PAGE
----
How Allure's Mormon Beauty Blogger Article Gets It Wrong

Allure magazine recently released an article entitled “Why So Many of Your Favorite Beauty Personalities are Mormon” in which they take statements given by successful “mommy-bloggers,” such as Amber Fillerup Clark and Rachel Parcel, and use them to stereotype all Mormon women as paper dolls and glorified Barbies. Being a member of the Church of Jesus Christ of Latter Day Saints myself, as well as being born and raised in Utah, you could say that I am your stereotypical “Mormon girl,” which makes this all the more frustrating of a read. The lack of quality research put into this article is incredible. Below are a few of my “favorite” generalizations about Mormon women and LDS church doctrine:

  • “When you come from a patriarchal religion, your best bet for gaining power is to be appealing to the men in charge… it can be very hard for women who are outside of normative standards of beauty… [Because] ultimately these beauty standards are connected to what gets you into heaven.”
  • “These businesses (multi-level marketing beauty companies) allow Mormon women to make money and be ambitious, all while not working outside of the home, which in lots of ways is still frowned upon.”
  • “You might not know that [a Mormon girl] routinely asks herself, while shopping or applying eye shadow ‘Would I feel comfortable with my appearance if I were in the Lord’s presence?’”
  • “If you’re a boy, you must want to be strong, play a sport, and then go on a mission. If you’re a girl, you must love makeup. Mormon girls, early on, are introduced to makeup and hairstyling and fashion.”

The list of sexist generalizations made by Allure about Mormon women goes on, and frankly makes me nauseous. Although some of the claims that Mormon beauty bloggers are “white and under 30 and married… fit and given to flattering dresses that hit the knee and cover the shoulder…[have] multiple children and Lady Godiva hair…wholesome but not dowdy… [and] relentlessly positive but never pious” are true on a surface level, what Allure misses the mark on is that none of these worldly desires to be beautiful are founded on LDS church doctrine. The lack of research into any religion is unacceptable when that religion’s doctrine is a major component of an article’s argument.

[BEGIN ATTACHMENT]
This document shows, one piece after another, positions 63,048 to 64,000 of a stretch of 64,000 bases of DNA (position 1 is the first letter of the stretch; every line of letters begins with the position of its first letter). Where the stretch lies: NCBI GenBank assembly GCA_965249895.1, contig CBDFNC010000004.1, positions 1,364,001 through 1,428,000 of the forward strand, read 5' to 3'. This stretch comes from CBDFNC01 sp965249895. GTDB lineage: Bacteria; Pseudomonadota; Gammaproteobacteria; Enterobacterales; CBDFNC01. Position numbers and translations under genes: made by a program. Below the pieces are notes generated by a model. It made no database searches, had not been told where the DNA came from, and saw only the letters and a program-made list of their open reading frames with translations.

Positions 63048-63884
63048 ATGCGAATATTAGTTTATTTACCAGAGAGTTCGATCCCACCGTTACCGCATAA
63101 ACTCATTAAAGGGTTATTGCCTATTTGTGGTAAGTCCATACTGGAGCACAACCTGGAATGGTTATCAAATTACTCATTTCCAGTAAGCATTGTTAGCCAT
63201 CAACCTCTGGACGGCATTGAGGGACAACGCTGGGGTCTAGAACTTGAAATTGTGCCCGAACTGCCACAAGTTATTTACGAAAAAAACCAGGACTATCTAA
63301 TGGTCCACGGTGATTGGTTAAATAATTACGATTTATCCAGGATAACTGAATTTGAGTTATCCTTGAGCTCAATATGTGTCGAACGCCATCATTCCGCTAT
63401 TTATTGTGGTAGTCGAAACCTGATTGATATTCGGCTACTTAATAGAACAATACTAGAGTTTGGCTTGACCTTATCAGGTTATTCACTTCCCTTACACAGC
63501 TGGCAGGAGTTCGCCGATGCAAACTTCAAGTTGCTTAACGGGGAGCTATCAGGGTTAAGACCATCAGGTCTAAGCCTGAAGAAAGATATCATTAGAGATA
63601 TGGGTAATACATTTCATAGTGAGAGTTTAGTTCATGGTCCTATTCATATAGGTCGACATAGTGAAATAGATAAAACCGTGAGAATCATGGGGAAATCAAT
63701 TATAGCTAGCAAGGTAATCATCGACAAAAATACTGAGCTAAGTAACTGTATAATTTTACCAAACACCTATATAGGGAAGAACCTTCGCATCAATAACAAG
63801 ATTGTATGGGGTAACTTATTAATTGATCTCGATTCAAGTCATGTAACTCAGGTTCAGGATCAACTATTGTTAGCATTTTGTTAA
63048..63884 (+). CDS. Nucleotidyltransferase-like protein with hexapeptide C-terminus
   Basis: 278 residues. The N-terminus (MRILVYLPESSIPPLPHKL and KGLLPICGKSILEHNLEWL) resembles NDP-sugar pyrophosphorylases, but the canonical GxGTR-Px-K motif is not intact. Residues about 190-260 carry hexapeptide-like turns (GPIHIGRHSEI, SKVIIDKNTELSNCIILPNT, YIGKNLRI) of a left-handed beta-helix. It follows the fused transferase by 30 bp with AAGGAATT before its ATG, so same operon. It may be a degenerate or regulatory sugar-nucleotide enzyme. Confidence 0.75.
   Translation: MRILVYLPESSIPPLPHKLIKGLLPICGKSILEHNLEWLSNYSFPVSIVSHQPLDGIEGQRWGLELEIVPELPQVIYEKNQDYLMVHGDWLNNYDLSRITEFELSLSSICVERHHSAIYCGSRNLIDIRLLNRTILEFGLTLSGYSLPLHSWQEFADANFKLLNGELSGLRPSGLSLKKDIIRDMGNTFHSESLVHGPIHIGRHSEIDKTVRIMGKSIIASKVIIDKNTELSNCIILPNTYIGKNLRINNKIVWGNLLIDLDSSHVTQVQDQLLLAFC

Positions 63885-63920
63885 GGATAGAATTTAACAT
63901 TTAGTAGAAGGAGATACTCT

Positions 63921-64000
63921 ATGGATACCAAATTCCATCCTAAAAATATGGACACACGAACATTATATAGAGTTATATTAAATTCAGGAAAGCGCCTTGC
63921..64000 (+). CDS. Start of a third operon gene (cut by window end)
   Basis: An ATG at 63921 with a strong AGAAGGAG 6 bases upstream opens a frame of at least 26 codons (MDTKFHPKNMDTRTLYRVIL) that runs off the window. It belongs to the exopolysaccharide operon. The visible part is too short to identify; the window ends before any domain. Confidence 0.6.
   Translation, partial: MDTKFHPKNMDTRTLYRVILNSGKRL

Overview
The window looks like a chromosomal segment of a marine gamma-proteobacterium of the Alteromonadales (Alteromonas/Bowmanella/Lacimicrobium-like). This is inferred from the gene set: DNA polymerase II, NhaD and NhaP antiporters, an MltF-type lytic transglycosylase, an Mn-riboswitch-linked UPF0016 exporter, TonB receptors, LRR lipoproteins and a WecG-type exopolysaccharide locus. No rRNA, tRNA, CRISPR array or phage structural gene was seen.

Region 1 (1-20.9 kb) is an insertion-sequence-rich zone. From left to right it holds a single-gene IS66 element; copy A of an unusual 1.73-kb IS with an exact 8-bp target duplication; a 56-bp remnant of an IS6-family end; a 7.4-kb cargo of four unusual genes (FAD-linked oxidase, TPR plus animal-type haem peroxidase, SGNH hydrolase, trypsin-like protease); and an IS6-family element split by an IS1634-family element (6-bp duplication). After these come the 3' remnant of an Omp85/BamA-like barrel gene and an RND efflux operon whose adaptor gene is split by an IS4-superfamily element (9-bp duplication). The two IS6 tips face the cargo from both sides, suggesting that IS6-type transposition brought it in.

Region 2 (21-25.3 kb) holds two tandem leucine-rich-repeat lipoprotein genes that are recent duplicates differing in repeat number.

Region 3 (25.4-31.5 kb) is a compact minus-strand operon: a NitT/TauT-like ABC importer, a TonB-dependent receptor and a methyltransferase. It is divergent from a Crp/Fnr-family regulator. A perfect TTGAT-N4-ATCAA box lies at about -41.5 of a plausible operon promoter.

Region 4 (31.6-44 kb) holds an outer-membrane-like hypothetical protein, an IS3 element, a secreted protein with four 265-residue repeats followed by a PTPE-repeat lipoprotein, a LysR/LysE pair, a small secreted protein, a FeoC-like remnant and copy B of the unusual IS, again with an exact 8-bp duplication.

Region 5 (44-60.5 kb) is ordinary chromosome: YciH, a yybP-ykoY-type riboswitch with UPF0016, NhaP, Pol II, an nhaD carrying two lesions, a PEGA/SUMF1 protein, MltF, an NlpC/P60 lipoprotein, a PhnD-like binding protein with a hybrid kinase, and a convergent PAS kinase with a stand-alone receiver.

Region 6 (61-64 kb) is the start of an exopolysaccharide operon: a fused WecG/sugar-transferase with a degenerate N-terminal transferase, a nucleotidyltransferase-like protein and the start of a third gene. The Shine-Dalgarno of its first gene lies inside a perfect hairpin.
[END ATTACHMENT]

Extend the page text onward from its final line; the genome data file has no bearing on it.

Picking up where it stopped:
All religion aside, no woman should be stereotyped because of her ability to rock a modest dress or apply flawless eyeliner. There may be smoke when it comes to Utah culture being focused on appearances (a lot of famous beauty bloggers and other popular beauty gurus are from Utah and have been raised LDS), but that in no way denotes that every Mormon girl from Utah, or Mormon girl anywhere in the world, was taught by church leaders and church doctrine that our physical appearances are the only way we are going to make it in the world. Society taught us that. There is a significant difference between any religion’s culture and its foundational beliefs. Let’s make sure that we fully understand everything about a religion before we go and make stereotypical generalizations about its followers.

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